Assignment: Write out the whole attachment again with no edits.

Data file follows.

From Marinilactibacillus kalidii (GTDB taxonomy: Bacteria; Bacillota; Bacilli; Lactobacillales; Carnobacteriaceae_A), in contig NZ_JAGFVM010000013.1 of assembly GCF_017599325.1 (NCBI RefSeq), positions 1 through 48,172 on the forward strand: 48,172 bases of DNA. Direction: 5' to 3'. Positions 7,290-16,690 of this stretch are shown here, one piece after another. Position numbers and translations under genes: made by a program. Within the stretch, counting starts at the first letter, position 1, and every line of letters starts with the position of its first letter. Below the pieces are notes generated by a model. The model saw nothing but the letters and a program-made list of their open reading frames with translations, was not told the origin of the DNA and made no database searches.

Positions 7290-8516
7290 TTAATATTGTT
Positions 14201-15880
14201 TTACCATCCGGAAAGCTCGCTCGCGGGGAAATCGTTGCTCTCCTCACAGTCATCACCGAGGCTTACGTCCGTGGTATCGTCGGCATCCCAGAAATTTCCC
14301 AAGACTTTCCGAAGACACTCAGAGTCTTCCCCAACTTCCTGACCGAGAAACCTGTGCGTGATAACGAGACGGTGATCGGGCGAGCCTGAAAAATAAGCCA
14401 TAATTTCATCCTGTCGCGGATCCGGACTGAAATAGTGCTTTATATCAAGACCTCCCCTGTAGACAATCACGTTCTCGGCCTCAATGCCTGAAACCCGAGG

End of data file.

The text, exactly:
From Marinilactibacillus kalidii (GTDB taxonomy: Bacteria; Bacillota; Bacilli; Lactobacillales; Carnobacteriaceae_A), in contig NZ_JAGFVM010000013.1 of assembly GCF_017599325.1 (NCBI RefSeq), positions 1 through 48,172 on the forward strand: 48,172 bases of DNA. Direction: 5' to 3'. Positions 7,290-16,690 of this stretch are shown here, one piece after another. Position numbers and translations under genes: made by a program. Within the stretch, counting starts at the first letter, position 1, and every line of letters starts with the position of its first letter. Below the pieces are notes generated by a model. The model saw nothing but the letters and a program-made list of their open reading frames with translations, was not told the origin of the DNA and made no database searches.

Positions 7290-8516
7290 TTAATATTGTT
Positions 14201-15880
14201 TTACCATCCGGAAAGCTCGCTCGCGGGGAAATCGTTGCTCTCCTCACAGTCATCACCGAGGCTTACGTCCGTGGTATCGTCGGCATCCCAGAAATTTCCC
14301 AAGACTTTCCGAAGACACTCAGAGTCTTCCCCAACTTCCTGACCGAGAAACCTGTGCGTGATAACGAGACGGTGATCGGGCGAGCCTGAAAAATAAGCCA
14401 TAATTTCATCCTGTCGCGGATCCGGACTGAAATAGTGCTTTATATCAAGACCTCCCCTGTAGACAATCACGTTCTCGGCCTCAATGCCTGAAACCCGAGG